4. What artists would you love to work with?
Too many! I’m a writer/director, so I’ve got a list of actors as long as my arm that I’d be over the moon to work with. Idris Elba, Natalie Dormer, Gina Torres, Danny Pudi, James Callis, Enver Gjokaj, Christina Hendricks just to name a few, and of course, I think both Mads Mikkelsen and Hugh Dancy are absolutely phenomenal. As for directors, Steve McQueen, Quinton Tarantino, Joss Wheadon and Bryan Fuller; all for very different reasons.
5. How many stories/screenplays have you written?
I’ve written five feature screenplays (and a half), the Hannibal spec script, am in the middle of writing an original pilot, and have about twelve short scripts. When I was sixteen I wrote a pretty terrible novel, and a lot of self-indulgent science fiction. I always believed if I wrote enough quantity, eventually, I might end up hitting quality.
6. Ideally, where would you like to be in 5 years?
In a perfect, magical universe I’d love to be working as a show-runner, directing another feature film, or writing for groundbreaking television. I truly believe in the power of stories, and want a chance to bring as many of them into the world as possible.
7. Describe your process; do you have a set routine, method for writing?
I tend to write a detailed outline that includes character arcs, structure arcs, thematic arcs, and motifs, then sit down and bang out a ‘draft zero’ where all the flaws can percolate to the surface. Then I yammer someone’s ear off about it, shoot out a couple more drafts, rinse and repeat until the structure and characters read the way I want. Then I make a dialogue and prettification pass, get some actors/friends together for a read, and call it done. Nothing is ever as good as the first time I get to write ‘the end’ though.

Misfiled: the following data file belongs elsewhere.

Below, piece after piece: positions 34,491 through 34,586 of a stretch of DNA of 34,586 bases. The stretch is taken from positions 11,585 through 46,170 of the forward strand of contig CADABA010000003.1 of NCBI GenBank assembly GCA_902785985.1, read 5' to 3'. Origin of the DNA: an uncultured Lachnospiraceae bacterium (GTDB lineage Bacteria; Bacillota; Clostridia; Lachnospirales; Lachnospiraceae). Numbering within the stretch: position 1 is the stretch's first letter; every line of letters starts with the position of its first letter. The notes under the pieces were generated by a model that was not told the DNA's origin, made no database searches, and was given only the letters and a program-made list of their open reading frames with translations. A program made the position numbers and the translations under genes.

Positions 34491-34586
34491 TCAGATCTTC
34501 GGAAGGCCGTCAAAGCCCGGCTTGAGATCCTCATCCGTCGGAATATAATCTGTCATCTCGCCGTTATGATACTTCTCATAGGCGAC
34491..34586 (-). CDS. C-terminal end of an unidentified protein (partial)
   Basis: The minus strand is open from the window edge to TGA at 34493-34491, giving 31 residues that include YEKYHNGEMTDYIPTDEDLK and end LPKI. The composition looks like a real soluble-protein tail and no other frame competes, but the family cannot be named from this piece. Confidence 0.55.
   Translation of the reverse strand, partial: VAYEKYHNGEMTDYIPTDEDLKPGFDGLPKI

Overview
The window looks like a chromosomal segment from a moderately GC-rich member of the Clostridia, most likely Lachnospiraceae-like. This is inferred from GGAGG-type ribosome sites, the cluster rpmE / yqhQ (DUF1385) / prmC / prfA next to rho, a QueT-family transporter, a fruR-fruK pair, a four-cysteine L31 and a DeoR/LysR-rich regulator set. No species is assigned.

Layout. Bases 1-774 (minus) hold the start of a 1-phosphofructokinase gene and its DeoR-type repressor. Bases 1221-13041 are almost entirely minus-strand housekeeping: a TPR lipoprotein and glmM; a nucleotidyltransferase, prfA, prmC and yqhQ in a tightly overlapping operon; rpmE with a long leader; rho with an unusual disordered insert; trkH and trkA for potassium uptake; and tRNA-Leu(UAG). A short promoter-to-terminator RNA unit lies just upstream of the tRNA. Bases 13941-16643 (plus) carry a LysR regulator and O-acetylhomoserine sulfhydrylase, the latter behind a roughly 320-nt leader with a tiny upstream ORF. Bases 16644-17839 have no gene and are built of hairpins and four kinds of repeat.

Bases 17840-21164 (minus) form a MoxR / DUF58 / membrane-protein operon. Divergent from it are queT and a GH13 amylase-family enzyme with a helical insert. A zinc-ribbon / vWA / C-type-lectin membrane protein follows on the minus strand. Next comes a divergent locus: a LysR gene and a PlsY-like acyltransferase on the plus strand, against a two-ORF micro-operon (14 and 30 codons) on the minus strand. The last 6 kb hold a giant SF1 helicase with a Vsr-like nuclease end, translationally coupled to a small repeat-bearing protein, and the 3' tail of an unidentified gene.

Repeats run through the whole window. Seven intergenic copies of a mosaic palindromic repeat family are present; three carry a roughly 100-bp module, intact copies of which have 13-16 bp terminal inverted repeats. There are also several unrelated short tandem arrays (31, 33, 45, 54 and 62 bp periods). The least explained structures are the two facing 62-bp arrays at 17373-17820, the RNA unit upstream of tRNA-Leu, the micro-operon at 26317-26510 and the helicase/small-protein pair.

8. Apart from writing, what else are you passionate about?
How to choose! Well, I was raised by a group of historical sword-fighters, so I’ve always loved history, battle theories, and how old-school political intrigue continues into the present. As I sci-fi nut, I also try to keep on top of Space X/NASA/space missions in general, and any theories or breakthroughs that might mean I can finally get that flying car or fight through that horrifically awesome dystopia. Physics of the Impossible by Michio Kaku is a favorite read of mine.
That said, people are probably my biggest passion. Everyone’s got a story, everyone has some sort of adventure to take you on, and getting to figure out who and why we all are is something I work on everyday.
9. What influenced you to enter the WILDsound Script Contest?
I saw the WILDsound contest literally on the last day to submit, which happened to be the day I finished the final draft of my Hannibal spec. If felt like kismet, so I did it.
10. Any advice or tips you’d like to pass on to other writers?
Never stop living. I know a lot of writers who get caught up in the minutiae of creating a perfect piece, and stop accruing new stories and the passion with which to feed them. If you can seek out the interesting stories in your own life, they can’t help but enrich your writing.